Sun OS 5.8 The line “for command...” gives me this error “syntax error at line 10: '$' unexpected”.
That's this line in the script:
for dirname in $myPATH ; do
Well, that's puzzling, because there's nothing particularly complicated in that statement. Perhaps it's the ; in the middle of the line? Still, a classic—useless—error message from the shell. A bit of digging, and it turns out that he had a different default login shell, and that /bin/sh in that version apparently wasn't linked to /bin/bash. Oops. We changed the first line to invoke the proper shell:
And...it still didn't work:
The script ran, but it came back with this: “First RE may not be null”. The second line read, “0 commands, and 0 entries that weren't marked executable”. There are a lot of executable files in my path.
Well heck. Now what?
The logical solution was to gain access to a system running Solaris (ideally SunOS 5.8, aka Solaris 8), but who the heck is running a Solaris system and can grant me external SSH access? The answer: no one I could find, which is why it's fortunate that I found a far better path: VirtualBox.
Free to download from Oracle (https://www.virtualbox.org/wiki/Downloads), VirtualBox is a virtualization system, creating a system within a system. Even better, it runs on Mac or Windows systems along with various flavors of Linux, offering the ability to install and run a full Solaris installation (or just about any other OS you're interested in testing) as an app.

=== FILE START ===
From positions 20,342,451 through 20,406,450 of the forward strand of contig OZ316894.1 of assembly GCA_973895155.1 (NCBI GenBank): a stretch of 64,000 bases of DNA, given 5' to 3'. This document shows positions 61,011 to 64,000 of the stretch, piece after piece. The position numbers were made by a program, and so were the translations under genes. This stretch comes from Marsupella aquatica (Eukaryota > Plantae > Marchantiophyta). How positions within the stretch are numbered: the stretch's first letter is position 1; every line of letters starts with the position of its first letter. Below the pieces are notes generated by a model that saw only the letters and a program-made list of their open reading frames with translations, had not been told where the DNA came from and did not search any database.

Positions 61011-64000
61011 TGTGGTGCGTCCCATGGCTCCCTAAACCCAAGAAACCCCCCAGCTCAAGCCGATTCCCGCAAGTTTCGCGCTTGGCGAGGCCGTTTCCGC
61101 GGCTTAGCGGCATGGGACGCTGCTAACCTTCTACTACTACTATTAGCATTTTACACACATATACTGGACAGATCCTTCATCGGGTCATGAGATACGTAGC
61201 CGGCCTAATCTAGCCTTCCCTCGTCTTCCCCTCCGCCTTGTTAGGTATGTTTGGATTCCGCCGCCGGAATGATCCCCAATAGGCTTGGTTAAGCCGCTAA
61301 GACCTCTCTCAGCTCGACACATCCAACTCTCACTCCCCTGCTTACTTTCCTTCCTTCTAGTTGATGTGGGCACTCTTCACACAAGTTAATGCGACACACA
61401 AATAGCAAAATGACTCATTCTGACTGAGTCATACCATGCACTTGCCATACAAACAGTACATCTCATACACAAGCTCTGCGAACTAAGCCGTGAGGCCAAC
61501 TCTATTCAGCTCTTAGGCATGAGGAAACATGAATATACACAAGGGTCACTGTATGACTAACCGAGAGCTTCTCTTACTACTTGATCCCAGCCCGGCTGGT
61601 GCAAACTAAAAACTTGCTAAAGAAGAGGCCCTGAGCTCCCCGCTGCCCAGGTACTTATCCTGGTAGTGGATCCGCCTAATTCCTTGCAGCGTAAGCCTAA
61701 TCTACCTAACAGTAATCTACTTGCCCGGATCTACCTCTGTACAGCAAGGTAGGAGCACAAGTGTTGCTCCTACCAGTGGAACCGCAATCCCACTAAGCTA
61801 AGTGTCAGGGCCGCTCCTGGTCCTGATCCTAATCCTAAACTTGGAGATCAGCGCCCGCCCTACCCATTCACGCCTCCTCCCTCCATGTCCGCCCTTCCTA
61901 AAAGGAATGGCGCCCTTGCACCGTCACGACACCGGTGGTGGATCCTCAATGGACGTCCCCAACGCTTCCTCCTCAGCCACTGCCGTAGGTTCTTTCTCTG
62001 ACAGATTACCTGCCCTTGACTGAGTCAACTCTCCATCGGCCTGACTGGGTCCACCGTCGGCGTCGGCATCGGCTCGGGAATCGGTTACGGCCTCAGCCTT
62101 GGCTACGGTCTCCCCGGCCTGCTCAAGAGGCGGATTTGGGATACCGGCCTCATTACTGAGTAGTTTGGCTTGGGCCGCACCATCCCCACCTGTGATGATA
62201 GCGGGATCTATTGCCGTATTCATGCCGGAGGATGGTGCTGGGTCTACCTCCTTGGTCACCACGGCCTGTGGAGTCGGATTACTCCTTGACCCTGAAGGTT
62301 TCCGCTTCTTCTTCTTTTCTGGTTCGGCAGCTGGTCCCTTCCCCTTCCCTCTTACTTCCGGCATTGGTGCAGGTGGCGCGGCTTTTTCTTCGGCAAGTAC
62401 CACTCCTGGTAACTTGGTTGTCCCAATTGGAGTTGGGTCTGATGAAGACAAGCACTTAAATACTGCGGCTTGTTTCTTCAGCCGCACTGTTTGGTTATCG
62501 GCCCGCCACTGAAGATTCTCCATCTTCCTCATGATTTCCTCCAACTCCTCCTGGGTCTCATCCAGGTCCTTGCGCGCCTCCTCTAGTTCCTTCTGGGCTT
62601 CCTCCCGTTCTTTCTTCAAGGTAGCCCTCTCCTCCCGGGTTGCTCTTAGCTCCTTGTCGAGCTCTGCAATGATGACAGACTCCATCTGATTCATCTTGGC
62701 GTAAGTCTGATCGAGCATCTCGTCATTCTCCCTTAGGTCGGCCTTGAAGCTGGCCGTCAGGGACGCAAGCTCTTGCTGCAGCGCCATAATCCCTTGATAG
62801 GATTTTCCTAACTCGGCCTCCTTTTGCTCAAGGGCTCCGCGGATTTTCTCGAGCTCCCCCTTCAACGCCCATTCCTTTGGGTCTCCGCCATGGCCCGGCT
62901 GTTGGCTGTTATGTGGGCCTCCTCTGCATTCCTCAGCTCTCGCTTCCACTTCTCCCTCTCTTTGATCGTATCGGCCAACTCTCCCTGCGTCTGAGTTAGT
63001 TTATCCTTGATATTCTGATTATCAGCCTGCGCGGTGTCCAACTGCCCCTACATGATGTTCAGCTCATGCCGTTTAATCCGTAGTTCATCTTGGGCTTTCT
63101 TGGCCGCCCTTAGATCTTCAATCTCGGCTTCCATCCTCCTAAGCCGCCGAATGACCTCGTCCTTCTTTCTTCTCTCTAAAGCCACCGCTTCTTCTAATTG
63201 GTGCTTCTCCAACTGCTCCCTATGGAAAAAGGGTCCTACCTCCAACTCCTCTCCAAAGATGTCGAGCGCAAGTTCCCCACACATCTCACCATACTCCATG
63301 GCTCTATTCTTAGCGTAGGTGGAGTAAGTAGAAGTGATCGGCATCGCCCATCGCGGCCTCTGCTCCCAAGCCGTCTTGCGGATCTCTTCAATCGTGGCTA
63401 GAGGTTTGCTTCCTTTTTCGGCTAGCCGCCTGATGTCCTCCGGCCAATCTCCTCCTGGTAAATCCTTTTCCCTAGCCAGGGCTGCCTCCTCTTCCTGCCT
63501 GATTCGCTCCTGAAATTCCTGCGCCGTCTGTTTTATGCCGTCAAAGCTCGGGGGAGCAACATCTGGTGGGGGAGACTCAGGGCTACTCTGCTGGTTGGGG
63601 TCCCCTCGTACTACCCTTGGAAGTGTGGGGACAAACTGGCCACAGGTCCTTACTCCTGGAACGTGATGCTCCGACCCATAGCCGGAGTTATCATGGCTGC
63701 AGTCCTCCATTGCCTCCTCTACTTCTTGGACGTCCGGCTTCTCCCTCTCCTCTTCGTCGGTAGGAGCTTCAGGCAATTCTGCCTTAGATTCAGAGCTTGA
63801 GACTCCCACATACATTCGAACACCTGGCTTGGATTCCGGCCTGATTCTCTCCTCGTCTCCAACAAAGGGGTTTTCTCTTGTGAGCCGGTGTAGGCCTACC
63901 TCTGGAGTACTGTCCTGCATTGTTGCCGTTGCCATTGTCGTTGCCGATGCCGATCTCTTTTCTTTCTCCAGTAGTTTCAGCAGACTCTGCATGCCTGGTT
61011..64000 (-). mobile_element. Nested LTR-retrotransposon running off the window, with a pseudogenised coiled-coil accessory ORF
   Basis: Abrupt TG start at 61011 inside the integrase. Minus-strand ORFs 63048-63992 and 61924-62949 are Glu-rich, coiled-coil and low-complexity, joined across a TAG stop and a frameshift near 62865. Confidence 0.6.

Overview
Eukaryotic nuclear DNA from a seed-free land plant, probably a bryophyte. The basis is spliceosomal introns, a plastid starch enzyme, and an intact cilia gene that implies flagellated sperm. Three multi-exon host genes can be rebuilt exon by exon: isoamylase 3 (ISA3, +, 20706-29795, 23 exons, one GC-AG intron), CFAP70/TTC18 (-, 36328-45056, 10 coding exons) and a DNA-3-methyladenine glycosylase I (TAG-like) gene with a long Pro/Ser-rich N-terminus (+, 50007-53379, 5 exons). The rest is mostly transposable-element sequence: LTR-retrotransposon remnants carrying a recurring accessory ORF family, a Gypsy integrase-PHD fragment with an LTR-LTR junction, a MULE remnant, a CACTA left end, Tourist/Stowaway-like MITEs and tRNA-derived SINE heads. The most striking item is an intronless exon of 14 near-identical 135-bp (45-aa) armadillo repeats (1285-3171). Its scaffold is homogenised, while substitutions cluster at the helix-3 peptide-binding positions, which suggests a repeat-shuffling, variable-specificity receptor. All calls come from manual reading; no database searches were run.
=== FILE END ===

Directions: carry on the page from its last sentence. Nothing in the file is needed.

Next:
If you've experimented with VMware or Parallels, you've already bumped into this technology, and it's very slick. In fact, I run Windows 8 Pro on my MacBook Pro using VMware Fusion, and it works astonishingly well in its own full-screen window. The down side is that VMware Fusion isn't free. But, VirtualBox is—nice.
Download and install it, then you can grab a free copy of SunOS 5.11 (aka Solaris 11.1) at www.oracle.com/technetwork/server-storage/solaris11/vmtemplates-vmvirtualbox-1949721.html.
Unpack the OS and double-click. It's automatically opened by VirtualBox, and with another click or two, you're running Solaris 11.1 and have the default window manager, GNOME, front and center, as shown in Figure 1.
Now finally, I can open up an xterm and test the script within a Solaris environment. The easiest path? Tweak the VirtualBox config to share the clipboard with the parent operating system, and you simply can copy and paste it into a vi edit buffer and save it.